‘Impeach CJ Archie’
BY JADA LOUTOO Friday, December 6 2013
MOVES are afoot to have Chief Justice (CJ) Ivor Archie impeached for, ‘‘seriously undermining confidence in the administration of justice and the Judiciary.’’
Leading the move to have CJ Archie impeached is convicted killer Lester Pitman, who in a letter to the head of the Judiciary, said he intends to make a complaint to Prime Minister Kamla Persad-Bissessar calling on her to exercise her powers under Section 137 of the Constitution.
Pitman, in a letter written by his attorney Criston Williams, claimed the failure of CJ Archie to deliver judgment in his appeal, for four years, “had the effect of seriously undermining confidence in the administration of justice and the judiciary.”
“The action threatens the rule of law and principles that underpin the democratic society that is Trinidad and Tobago,” Pitman said in the letter addressed to the Registrar of the Supreme Court, on CJ Archie’s behalf.
CJ Archie has been given seven days to respond to Pitman’s letter and give an explanation as to the reason for the delay in giving judgment in Pitman’s case.
Pitman said his lawyer had advised that the Judicial and Legal Service Commission had no jurisdiction to entertain a complaint against the conduct of the Chief Justice.
“In the circumstances the only avenue of redress open to my client as a result of the actions of the Honourable Chief Justice, in the late delivery of judgments, save commencing constitutional proceedings, is making a complaint to the Honourable Prime Minister calling upon her to exercise her powers under section 137 of the Constitution,” the letter stated.
The letter did not say when Pitman intends to make the complaint to the Prime Minister.
Pitman had on November 26, issued a pre-action letter to the Solicitor General giving notice that he intends to commence constitutional proceedings against the Attorney General as a result of the delay by the Court of Appeal to deliver judgment in his criminal appeal.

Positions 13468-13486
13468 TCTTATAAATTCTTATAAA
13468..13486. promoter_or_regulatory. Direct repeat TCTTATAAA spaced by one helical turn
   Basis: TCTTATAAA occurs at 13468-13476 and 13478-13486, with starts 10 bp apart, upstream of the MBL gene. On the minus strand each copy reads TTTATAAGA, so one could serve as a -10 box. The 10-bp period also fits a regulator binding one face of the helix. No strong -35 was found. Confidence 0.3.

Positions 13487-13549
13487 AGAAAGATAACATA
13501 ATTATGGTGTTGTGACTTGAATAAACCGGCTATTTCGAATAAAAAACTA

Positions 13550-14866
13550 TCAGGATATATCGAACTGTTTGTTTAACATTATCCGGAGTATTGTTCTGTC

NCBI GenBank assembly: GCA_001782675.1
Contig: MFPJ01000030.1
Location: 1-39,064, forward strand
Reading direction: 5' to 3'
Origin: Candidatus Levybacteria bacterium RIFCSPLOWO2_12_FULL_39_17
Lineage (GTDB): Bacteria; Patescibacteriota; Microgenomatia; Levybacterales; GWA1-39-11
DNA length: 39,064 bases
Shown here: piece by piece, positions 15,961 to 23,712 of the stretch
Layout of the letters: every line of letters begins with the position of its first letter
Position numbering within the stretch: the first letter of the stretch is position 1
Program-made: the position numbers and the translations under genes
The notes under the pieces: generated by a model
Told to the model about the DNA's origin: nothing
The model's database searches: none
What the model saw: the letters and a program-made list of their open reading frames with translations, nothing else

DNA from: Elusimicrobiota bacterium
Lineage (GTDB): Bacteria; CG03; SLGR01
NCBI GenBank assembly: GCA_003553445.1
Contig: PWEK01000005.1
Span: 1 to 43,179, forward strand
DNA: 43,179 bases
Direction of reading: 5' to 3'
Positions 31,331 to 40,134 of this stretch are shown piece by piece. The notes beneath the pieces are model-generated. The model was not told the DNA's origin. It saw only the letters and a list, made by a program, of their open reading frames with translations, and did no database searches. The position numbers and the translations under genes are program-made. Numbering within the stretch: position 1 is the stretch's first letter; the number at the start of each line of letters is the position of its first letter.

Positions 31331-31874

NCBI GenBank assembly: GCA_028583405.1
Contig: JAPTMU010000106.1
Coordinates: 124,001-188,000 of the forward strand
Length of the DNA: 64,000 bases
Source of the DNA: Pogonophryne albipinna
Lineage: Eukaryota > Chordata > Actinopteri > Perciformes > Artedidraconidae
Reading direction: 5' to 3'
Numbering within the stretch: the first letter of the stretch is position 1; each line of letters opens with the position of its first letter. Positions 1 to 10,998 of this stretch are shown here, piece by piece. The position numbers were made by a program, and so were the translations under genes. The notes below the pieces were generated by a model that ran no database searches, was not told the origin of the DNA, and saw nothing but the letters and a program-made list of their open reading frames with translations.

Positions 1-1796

In 2008, the Privy Council allowed Pitman’s appeal on the basis of fresh psychiatric evidence which cast doubt on the safety of his conviction for murder and legality of the sentence of death imposed on him and co-accused Daniel Agard.
The retrial ordered for Agard came to an end in September, with him again being convicted of murder and sentenced to hang. Pitman’s case was remitted to the Court of Appeal to consider the impact of the new medical evidence. CJ Archie and Justices Paula Mae Weekes and Alice Yorke Soo-Hon presided over Pitman’s appeal and reserved judgment on March 4, 2010. To date, judgment is still pending.
Pitman, now 33, of San Juan was convicted on July 14, 2004, for the murders of Englishman John Cropper, his mother Maggie Lee and former BBC correspondent Lynette Lithgow-Pearson, sometime between December 11 and 13, 2001. On June 8, 2005, the death warrant was read to him but was rescinded after it was discovered there was a pending appeal.
In his letter to the Registrar, Pitman said he is yet to receive acknowledgment of his November 26 pre-action protocol letter. Pitman is alleging that the long wait for delivery of judgment in his appeal clearly demonstrated that he had been the subject of unequal treatment.
Contacted for comment on Pitman’s letter, Chief Protocol and Information Manager for the Judiciary, Jones P Madeira yesterday said he was not aware such a letter had been received by the Office of the Chief Justice.
The last attempt to impeach a Chief Justice was in 2005 when then prime minister Patrick Manning advised former president George Maxwell Richards to set up a tribunal to investigate whether then CJ Sat Sharma should be removed from office, after it was alleged he attempted to exert pressure on then Director of Public Prosecutions Geoffrey Henderson and former Attorney General John Jeremie, to drop a murder charge against Prof Vijay Naraynsingh.